3 Areas Where Prescriptions Are Becoming Obsolete

MAY 10, 2016
Most patients have never thought to question this traditional model:

              Step 1: Patient sees the physician.
              Step 2: Patient is diagnosed by the physician and receives a prescription order.
              Step 3: Prescription is brought to the pharmacy.
              Step 4: Pharmacist fills the prescription and issues it to the patient.

For most patients and practitioners, this model is a comfortable one. But when we look at policy transformations across the health care system, it becomes clear that times are changing. 
We live in an age when innovation replaces the latest idea in a matter of years, if not months, so why do we still deliver health care the same way we have for decades? 
Today’s patients are better informed and more empowered than ever before. Technology is already working to replace the paper-based systems of the past through electronic prescribing and information exchange. Health care reform is a core part of every significant political platform.

Could this all spell the end of the prescription as we know it?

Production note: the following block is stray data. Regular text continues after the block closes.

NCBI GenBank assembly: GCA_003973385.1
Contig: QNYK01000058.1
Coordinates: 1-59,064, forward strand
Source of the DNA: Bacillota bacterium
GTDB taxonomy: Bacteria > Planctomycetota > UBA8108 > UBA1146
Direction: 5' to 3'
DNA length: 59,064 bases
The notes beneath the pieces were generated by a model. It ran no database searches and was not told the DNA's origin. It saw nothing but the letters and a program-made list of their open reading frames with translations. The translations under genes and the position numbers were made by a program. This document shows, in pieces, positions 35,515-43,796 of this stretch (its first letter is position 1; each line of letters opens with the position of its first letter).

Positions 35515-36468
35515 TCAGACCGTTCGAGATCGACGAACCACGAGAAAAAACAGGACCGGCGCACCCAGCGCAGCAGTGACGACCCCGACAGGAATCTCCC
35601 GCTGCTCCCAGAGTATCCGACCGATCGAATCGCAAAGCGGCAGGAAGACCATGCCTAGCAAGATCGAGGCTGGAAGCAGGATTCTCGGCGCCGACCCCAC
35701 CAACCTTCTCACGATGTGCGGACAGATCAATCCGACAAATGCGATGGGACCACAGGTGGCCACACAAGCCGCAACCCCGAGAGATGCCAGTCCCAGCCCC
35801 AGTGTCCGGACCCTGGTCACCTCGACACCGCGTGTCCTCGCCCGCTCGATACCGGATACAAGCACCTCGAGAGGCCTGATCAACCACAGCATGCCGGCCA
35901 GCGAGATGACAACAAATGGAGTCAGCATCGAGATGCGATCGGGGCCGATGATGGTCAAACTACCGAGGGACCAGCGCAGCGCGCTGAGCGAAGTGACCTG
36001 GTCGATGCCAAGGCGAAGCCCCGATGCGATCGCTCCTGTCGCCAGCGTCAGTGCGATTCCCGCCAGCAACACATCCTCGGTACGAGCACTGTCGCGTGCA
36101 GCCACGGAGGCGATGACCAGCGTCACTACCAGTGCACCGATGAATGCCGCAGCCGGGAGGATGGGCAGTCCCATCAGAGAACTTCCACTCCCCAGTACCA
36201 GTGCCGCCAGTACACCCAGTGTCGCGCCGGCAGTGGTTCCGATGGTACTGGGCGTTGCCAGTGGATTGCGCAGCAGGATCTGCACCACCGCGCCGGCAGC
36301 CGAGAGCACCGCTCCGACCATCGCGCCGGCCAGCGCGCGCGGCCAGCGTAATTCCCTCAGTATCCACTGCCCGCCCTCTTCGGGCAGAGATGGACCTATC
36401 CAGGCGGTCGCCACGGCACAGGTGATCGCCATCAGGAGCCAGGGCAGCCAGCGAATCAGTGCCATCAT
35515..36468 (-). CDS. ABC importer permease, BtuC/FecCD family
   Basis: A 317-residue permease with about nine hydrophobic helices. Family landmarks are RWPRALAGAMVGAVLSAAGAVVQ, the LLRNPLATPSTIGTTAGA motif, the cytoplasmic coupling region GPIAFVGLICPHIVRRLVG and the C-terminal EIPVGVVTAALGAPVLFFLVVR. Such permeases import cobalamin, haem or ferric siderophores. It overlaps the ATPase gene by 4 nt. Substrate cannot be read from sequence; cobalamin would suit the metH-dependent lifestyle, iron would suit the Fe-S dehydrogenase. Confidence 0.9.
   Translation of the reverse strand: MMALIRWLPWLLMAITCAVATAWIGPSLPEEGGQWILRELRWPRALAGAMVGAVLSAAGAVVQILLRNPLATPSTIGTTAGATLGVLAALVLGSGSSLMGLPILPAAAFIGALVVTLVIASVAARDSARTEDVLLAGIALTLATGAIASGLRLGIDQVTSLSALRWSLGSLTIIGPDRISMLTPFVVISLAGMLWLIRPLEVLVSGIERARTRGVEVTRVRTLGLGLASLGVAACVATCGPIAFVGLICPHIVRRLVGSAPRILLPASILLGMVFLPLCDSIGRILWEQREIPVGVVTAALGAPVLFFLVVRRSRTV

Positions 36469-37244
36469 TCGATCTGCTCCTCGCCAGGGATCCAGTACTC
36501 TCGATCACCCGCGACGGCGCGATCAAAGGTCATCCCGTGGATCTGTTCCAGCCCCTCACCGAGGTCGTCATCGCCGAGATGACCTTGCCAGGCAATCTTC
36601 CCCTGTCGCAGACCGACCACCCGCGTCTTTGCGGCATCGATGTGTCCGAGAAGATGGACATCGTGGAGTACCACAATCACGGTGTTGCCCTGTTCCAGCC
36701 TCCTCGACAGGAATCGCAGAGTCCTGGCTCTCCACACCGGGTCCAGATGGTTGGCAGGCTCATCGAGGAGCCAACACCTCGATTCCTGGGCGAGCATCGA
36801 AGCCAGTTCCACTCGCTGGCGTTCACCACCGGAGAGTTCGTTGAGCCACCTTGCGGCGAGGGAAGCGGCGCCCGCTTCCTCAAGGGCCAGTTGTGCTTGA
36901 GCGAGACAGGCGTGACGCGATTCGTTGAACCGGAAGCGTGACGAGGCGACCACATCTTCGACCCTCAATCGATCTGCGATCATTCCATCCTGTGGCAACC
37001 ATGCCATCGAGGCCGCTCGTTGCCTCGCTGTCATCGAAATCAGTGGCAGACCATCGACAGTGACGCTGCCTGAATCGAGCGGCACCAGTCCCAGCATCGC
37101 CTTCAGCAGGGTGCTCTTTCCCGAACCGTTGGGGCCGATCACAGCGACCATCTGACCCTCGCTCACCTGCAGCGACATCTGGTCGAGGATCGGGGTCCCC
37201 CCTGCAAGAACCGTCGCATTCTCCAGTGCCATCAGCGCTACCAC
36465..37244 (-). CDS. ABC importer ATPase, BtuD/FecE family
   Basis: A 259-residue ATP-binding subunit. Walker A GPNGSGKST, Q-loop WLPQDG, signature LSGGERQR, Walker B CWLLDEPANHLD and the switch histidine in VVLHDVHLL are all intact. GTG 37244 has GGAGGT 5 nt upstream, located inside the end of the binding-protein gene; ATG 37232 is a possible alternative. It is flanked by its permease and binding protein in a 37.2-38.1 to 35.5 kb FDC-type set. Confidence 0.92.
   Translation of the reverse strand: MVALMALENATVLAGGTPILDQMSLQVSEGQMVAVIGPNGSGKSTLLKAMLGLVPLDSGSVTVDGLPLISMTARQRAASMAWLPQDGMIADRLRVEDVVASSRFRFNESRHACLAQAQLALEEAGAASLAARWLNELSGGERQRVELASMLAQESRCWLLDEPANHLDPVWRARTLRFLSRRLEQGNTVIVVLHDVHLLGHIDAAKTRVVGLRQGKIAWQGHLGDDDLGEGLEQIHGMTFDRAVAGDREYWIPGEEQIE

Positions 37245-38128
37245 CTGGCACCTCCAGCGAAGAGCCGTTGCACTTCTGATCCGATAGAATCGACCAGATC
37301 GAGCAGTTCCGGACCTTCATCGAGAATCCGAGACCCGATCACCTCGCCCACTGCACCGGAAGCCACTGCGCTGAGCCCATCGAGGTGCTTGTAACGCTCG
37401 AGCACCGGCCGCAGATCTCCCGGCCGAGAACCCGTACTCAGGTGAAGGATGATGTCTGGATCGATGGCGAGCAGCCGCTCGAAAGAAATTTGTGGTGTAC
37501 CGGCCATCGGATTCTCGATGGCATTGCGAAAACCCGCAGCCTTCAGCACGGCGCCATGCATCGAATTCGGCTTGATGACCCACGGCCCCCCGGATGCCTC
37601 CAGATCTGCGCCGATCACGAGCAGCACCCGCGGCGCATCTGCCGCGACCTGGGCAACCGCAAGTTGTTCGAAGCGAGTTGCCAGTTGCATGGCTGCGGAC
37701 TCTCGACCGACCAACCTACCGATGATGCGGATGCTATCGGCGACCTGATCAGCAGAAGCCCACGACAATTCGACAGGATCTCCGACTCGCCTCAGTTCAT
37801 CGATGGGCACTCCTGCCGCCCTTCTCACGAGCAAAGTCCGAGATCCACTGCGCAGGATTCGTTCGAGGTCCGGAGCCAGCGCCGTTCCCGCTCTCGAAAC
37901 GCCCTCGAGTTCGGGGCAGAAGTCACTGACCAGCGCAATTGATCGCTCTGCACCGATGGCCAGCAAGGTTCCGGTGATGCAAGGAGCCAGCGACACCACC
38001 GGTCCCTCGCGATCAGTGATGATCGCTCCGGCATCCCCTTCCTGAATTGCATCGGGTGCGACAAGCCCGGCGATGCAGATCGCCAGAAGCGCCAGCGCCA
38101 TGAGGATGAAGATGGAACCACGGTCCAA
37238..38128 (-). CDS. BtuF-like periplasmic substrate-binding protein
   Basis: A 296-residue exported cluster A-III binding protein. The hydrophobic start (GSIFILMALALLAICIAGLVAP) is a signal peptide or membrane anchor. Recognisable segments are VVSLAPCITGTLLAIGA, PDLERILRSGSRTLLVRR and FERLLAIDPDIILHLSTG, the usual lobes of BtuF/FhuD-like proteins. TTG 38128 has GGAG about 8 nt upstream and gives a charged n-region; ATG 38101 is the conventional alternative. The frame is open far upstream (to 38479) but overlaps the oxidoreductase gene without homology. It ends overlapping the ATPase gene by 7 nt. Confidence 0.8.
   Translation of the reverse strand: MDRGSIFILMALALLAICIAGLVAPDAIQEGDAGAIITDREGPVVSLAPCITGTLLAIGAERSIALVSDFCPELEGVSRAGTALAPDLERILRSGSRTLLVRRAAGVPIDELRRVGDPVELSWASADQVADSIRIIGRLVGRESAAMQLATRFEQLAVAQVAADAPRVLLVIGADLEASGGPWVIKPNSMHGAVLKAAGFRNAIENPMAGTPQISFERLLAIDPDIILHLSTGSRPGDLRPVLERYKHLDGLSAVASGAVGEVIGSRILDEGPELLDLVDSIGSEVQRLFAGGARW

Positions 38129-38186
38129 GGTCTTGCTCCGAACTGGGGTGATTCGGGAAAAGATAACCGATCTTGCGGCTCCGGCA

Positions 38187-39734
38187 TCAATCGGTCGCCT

Health care stakeholders across the nation are working to address public health needs in creative ways, and many of their solutions involve eliminating the prescription as a barrier to accessing health care. Let’s examine 3 areas where policy is changing to take prescriptions out of the equation.

Eric Roath, PharmD
Eric Roath, PharmD
Eric Roath, PharmD, is the Director of Professional Practice for the Michigan Pharmacists Association (MPA). He assists pharmacists and health care stakeholders on matters of pharmacy practice, including practice innovation, third-party payer concerns, and pharmacy law. He is a 2012 Doctorate of Pharmacy graduate from Ferris State University College of Pharmacy. Following graduation, he completed a postgraduate year 1 community pharmacy residency at PGPA Pharmacy and an executive fellowship with the MPA.